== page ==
June 10, 2020 Top Story

DOJ Can Convict—But Can It Imprison?

Appropriations rider may bar imprisonment for medical marijuana conviction

By Ashlee E. Hamilton

A U.S. court of appeals has held that a person convicted of distributing marijuana may now assert that an annual rider for Congressional appropriations may bar his or her imprisonment. In Sandusky v. Goetz, the U.S. Court of Appeals for the Tenth Circuit allowed a man who had been sentenced to ten years in prison for operating a medical marijuana company to seek his immediate freedom on this basis. The Tenth Circuit is the first appeals court to address the issue.

The medical marijuana cooperative was convicted to illegal growing and trafficking in California

The medical marijuana cooperative was convicted to illegal growing and trafficking in California

Credit: Aleksandr_Kravtsov | iStockphoto by Getty Images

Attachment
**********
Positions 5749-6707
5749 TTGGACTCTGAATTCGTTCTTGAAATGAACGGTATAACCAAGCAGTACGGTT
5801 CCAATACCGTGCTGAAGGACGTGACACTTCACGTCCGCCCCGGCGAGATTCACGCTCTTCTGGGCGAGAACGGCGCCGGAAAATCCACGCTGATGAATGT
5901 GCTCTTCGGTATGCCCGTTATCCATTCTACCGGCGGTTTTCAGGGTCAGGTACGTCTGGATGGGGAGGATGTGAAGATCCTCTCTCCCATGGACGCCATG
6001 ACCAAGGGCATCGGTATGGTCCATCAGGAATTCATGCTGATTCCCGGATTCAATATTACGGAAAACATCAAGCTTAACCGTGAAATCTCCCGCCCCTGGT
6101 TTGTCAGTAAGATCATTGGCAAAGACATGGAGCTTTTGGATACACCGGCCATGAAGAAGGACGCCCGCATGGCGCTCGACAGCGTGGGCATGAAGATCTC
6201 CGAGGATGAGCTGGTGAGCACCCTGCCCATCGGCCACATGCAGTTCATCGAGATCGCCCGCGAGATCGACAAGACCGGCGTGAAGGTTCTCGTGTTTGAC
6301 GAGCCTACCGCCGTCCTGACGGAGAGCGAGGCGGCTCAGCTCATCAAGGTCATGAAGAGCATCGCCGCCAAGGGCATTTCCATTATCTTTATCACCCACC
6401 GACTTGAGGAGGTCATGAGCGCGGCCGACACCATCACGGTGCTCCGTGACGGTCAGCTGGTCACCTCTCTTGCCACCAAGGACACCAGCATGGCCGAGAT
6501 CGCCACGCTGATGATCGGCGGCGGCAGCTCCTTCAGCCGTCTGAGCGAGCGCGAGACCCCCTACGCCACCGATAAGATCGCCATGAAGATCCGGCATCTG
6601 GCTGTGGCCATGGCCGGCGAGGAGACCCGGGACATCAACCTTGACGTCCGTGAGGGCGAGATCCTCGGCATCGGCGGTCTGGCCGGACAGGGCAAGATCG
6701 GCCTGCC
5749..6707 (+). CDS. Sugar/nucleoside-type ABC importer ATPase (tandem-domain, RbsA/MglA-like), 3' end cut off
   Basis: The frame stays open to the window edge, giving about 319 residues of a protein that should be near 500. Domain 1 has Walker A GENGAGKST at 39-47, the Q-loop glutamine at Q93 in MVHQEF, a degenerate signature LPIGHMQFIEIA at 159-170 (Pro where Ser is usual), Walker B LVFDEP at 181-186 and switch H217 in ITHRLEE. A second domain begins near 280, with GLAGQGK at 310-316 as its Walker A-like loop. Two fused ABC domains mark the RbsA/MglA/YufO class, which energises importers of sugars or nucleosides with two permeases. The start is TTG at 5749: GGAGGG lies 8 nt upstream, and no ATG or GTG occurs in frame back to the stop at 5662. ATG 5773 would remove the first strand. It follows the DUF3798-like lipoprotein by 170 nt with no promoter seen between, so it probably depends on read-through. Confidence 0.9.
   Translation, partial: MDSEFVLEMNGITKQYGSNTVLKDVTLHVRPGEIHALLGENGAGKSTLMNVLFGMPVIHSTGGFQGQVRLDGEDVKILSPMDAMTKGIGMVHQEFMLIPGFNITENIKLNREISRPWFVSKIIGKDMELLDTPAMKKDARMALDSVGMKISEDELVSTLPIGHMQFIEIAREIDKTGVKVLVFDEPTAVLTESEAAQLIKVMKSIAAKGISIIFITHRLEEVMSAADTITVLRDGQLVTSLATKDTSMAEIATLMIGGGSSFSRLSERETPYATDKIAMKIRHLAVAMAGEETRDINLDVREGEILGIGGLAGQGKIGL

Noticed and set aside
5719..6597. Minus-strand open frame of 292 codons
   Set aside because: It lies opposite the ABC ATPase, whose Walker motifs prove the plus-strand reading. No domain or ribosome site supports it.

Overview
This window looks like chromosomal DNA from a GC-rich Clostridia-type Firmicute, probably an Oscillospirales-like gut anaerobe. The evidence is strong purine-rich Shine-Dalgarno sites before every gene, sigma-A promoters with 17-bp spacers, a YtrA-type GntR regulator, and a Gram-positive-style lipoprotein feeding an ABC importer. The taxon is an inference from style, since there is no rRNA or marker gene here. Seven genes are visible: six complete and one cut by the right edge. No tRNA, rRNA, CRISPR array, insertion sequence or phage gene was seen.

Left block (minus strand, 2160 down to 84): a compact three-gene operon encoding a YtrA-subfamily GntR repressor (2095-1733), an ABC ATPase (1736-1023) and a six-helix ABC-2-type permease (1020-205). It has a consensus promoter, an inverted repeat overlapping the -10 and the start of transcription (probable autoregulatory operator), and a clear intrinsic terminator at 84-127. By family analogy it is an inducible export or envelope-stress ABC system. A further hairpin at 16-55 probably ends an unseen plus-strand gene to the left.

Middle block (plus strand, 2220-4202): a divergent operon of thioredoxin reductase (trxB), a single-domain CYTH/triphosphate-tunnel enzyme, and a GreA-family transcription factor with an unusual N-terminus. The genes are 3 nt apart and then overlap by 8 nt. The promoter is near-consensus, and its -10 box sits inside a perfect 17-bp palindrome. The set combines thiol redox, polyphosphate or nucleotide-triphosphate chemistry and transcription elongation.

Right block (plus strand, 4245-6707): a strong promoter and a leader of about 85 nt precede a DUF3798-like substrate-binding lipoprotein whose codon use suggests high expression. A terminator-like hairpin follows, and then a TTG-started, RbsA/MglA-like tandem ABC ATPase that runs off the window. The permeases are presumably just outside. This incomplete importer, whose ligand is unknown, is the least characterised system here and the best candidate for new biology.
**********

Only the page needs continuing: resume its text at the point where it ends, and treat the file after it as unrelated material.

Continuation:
Medical Marijuana Operator Is Convicted

In 2012, Aaron Sandusky, who was the president of a medical marijuana cooperative known as G3 Holistic Inc., was convicted in the U.S. District Court for the Central District of California of two counts of marijuana trafficking in California, where medical marijuana is legal. Sandusky was sentenced to 120 months. The U.S. Court of Appeals for the Ninth Circuit affirmed.

Sandusky then filed a motion pursuant to 28 U.S.C. § 2255 to set aside or correct his sentence in the district court. A section 2255 motion must raise a challenge based on alleged violations of federal law. Sandusky argued that the Rohrabacher-Farr Amendment bars his incarceration because the rider prohibits the U.S. Department of Justice (DOJ) from using funds to prevent states from “implementing their own State laws that authorize the use, distribution, possession, or cultivation of medical marijuana.” The amendment was first enacted in 2014, two years after his conviction. Because it is temporary, it must be approved each year to remain in effect.

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